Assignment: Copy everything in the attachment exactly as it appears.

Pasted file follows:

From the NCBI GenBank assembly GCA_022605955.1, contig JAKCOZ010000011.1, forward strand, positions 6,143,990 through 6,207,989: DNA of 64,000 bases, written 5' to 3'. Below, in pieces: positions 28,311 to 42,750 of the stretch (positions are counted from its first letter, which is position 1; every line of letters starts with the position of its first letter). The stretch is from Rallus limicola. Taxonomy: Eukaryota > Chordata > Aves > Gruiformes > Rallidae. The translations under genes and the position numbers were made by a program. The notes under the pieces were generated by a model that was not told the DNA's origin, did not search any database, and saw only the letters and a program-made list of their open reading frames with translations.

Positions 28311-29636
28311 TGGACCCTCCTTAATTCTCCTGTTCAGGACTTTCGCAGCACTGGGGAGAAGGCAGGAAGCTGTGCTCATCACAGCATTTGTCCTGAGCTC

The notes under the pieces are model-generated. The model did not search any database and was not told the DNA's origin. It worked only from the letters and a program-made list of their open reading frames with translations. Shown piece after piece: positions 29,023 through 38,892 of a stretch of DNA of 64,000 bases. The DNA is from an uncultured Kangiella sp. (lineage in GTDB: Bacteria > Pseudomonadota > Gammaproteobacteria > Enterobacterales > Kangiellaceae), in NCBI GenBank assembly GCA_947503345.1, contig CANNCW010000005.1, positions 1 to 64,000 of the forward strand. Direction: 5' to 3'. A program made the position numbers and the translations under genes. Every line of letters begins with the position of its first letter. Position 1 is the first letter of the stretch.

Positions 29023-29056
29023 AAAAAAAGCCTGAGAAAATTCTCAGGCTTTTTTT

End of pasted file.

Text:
From the NCBI GenBank assembly GCA_022605955.1, contig JAKCOZ010000011.1, forward strand, positions 6,143,990 through 6,207,989: DNA of 64,000 bases, written 5' to 3'. Below, in pieces: positions 28,311 to 42,750 of the stretch (positions are counted from its first letter, which is position 1; every line of letters starts with the position of its first letter). The stretch is from Rallus limicola. Taxonomy: Eukaryota > Chordata > Aves > Gruiformes > Rallidae. The translations under genes and the position numbers were made by a program. The notes under the pieces were generated by a model that was not told the DNA's origin, did not search any database, and saw only the letters and a program-made list of their open reading frames with translations.

Positions 28311-29636
28311 TGGACCCTCCTTAATTCTCCTGTTCAGGACTTTCGCAGCACTGGGGAGAAGGCAGGAAGCTGTGCTCATCACAGCATTTGTCCTGAGCTC

The notes under the pieces are model-generated. The model did not search any database and was not told the DNA's origin. It worked only from the letters and a program-made list of their open reading frames with translations. Shown piece after piece: positions 29,023 through 38,892 of a stretch of DNA of 64,000 bases. The DNA is from an uncultured Kangiella sp. (lineage in GTDB: Bacteria > Pseudomonadota > Gammaproteobacteria > Enterobacterales > Kangiellaceae), in NCBI GenBank assembly GCA_947503345.1, contig CANNCW010000005.1, positions 1 to 64,000 of the forward strand. Direction: 5' to 3'. A program made the position numbers and the translations under genes. Every line of letters begins with the position of its first letter. Position 1 is the first letter of the stretch.

Positions 29023-29056
29023 AAAAAAAGCCTGAGAAAATTCTCAGGCTTTTTTT